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Kent State and the Frisbee Revolution

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I was a freshman at Georgetown University when it happened, forty years ago on May 4th. Most of us didn't know what had taken place until late in the day. We were in class or studying for finals, so hours went by until my friends and I heard the news. On that warm spring Monday, the Ohio National Guard had opened fire on an antiwar demonstration at Kent State University and four students lay dead. Nine others were wounded.

It took a while to sink in: This was the sort of thing that happened in South American dictatorships -- student protestors gunned down for speaking out against the government. Not here.

Then I remembered that some of my high school classmates were at Kent State, a campus fewer than 250 miles from my western New York hometown. But I had no phone numbers for them; there was no immediate way to find out if they were safe (they were).

In those faraway days before 24-hour cable news, the details were hazy and slow in coming. That night, friends huddled around the tiny TV I had in my room -- one of those early Sony tummy tubes with a fuzzy, black and white picture the size of your palm. With each sketchy report, anger and frustration grew in the room but didn't start to go over the top until, believe it or not, The Tonight Show came on after the 11 o'clock news.

Johnny Carson's guest was Bob Hope, and when the sexagenarian comedian launched into what was his standard routine those days -- lots of jokes about long-haired hippies and smelly anti-war protesters -- the kids crowded into my tiny dorm room were furious. On this of all nights how could he be so crass as to trot out those tired one-liners about, well, us?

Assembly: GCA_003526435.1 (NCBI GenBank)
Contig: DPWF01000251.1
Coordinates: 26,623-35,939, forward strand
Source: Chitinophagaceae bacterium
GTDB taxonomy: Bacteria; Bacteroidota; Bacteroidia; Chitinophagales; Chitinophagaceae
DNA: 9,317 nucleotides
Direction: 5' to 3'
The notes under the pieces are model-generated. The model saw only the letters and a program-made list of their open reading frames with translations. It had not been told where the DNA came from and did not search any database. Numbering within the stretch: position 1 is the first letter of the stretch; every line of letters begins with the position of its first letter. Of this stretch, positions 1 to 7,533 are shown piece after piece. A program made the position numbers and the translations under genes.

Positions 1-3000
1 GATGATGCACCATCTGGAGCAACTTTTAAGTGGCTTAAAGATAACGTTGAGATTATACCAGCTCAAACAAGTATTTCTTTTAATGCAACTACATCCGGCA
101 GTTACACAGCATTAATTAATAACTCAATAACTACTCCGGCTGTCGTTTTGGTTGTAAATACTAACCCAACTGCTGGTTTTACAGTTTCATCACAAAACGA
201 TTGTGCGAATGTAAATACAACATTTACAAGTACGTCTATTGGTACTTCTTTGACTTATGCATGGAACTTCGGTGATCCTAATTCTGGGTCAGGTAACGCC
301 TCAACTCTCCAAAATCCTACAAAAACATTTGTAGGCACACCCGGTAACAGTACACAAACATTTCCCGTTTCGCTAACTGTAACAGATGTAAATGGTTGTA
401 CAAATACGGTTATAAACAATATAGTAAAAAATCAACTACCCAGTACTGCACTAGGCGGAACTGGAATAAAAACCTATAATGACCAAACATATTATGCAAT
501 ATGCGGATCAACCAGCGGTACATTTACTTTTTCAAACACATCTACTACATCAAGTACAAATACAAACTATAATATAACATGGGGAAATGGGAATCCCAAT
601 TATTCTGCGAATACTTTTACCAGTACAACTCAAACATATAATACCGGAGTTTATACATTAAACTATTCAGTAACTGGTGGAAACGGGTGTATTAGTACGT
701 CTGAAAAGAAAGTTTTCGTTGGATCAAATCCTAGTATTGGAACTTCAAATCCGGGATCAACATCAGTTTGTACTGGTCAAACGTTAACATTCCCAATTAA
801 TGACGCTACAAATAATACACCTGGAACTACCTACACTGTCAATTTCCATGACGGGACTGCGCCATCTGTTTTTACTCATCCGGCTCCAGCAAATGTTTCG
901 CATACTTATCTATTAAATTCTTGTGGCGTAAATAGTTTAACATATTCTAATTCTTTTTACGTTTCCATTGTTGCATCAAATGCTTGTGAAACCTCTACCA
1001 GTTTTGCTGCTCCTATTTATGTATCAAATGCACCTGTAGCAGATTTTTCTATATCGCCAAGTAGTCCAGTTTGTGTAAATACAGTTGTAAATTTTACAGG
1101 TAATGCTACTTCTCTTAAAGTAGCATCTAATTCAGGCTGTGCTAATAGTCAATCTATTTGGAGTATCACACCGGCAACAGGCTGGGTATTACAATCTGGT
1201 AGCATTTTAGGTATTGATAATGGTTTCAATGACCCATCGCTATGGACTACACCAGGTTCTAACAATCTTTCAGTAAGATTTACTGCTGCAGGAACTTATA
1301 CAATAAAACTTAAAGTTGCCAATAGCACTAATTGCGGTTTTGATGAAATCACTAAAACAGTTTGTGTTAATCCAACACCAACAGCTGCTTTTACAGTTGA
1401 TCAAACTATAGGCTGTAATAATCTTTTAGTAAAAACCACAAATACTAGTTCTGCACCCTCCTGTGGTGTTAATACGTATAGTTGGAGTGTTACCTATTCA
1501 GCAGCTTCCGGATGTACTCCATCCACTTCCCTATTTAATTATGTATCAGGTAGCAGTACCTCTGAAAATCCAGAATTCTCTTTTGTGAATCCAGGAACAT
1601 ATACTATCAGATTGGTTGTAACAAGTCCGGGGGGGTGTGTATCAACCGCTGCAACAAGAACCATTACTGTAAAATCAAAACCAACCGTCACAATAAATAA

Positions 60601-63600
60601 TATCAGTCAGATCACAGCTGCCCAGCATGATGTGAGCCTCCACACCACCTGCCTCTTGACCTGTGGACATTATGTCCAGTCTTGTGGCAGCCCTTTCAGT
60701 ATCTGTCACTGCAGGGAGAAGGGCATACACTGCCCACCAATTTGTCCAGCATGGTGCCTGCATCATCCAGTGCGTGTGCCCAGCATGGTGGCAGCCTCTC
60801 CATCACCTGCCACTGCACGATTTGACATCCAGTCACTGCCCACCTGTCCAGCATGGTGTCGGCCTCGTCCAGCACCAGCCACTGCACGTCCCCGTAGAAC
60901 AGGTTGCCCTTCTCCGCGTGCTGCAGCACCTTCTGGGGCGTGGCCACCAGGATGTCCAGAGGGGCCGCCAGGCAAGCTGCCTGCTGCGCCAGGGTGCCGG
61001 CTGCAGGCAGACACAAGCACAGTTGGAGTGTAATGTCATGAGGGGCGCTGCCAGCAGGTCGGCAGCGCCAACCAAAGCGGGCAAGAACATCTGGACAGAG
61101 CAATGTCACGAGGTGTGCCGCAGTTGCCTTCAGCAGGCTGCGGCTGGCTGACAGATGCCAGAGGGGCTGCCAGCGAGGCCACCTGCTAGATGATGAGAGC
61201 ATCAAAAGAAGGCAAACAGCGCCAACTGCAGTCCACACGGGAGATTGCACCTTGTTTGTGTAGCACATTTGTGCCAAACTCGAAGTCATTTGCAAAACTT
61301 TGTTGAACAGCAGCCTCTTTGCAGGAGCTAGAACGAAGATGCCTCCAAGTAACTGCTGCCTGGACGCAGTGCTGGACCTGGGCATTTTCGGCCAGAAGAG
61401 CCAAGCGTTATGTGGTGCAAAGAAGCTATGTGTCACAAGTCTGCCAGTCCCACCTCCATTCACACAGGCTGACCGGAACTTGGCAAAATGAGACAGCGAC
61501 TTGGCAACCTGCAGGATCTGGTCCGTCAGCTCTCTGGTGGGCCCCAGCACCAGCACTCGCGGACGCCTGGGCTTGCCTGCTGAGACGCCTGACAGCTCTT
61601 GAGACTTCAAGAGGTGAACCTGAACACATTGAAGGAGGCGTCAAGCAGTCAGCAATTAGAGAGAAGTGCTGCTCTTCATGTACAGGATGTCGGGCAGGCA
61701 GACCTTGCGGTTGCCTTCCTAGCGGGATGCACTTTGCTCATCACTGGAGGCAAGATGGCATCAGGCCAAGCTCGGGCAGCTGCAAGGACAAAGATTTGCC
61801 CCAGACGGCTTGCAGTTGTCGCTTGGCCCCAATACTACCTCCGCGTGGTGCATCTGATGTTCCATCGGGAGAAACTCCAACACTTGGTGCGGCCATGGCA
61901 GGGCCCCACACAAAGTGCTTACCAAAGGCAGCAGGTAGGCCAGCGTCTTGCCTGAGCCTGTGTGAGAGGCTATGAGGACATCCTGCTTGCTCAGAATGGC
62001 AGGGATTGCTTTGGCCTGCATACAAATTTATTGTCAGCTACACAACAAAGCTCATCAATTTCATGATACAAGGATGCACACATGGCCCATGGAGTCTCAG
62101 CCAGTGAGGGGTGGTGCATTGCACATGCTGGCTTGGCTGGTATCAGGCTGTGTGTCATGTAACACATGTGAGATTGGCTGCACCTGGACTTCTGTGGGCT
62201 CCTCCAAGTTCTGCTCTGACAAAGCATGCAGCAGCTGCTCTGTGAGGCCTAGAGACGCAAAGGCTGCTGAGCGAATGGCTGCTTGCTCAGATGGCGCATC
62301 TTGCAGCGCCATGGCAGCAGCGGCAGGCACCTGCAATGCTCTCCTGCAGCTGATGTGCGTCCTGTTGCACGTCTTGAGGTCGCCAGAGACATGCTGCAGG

By the next morning, groups of students gathered around the campus taking about Kent State and the events leading up to the killings. A few days before President Nixon had announced the invasion of Cambodia, justifying the so-called "incursion" as necessary to protect our troops in Vietnam. Protests had broken out at schools all over America. With the Kent State deaths, we wondered what to do -- and what would happen -- next.

A crowded meeting in the school's main assembly hall lasted late into the night, filled with the earnest bombast of callow youth and plans of action that ranged from Do Nothing 101 to Advanced Anarchy. The bookstore's stock of Georgetown tee-shirts sold out as kids scooped them up and stenciled defiant red fists on the backs. My friend Romolo Martemucci trimmed his red fist in green, a gesture of Italian-American solidarity.

By mid-week, two parallel strategies emerged: a national strike that would shut down the country's colleges and universities -- both as a protest and to give students the freedom to devote all their time to mobilizing against the war -- and a massive rally in Washington, DC, on Saturday, May 9th.

As did approximately 450 American schools, the Georgetown administration yielded to the strike. We were given the option to finish finals or take the grades we already had for the semester. We went to Capitol Hill and tried to see our hometown members of Congress to let our opposition to the war be known, then turned our attention to the big Saturday rally. Because we were already in DC, much of the logistics fell to us and the other colleges in town.

I volunteered to be a rally marshal, directing crowds and hoping to prevent violence. On the main campus lawn, we were given a crash medical course in how to cope with dehydration, tear gas attacks and gunshot wound.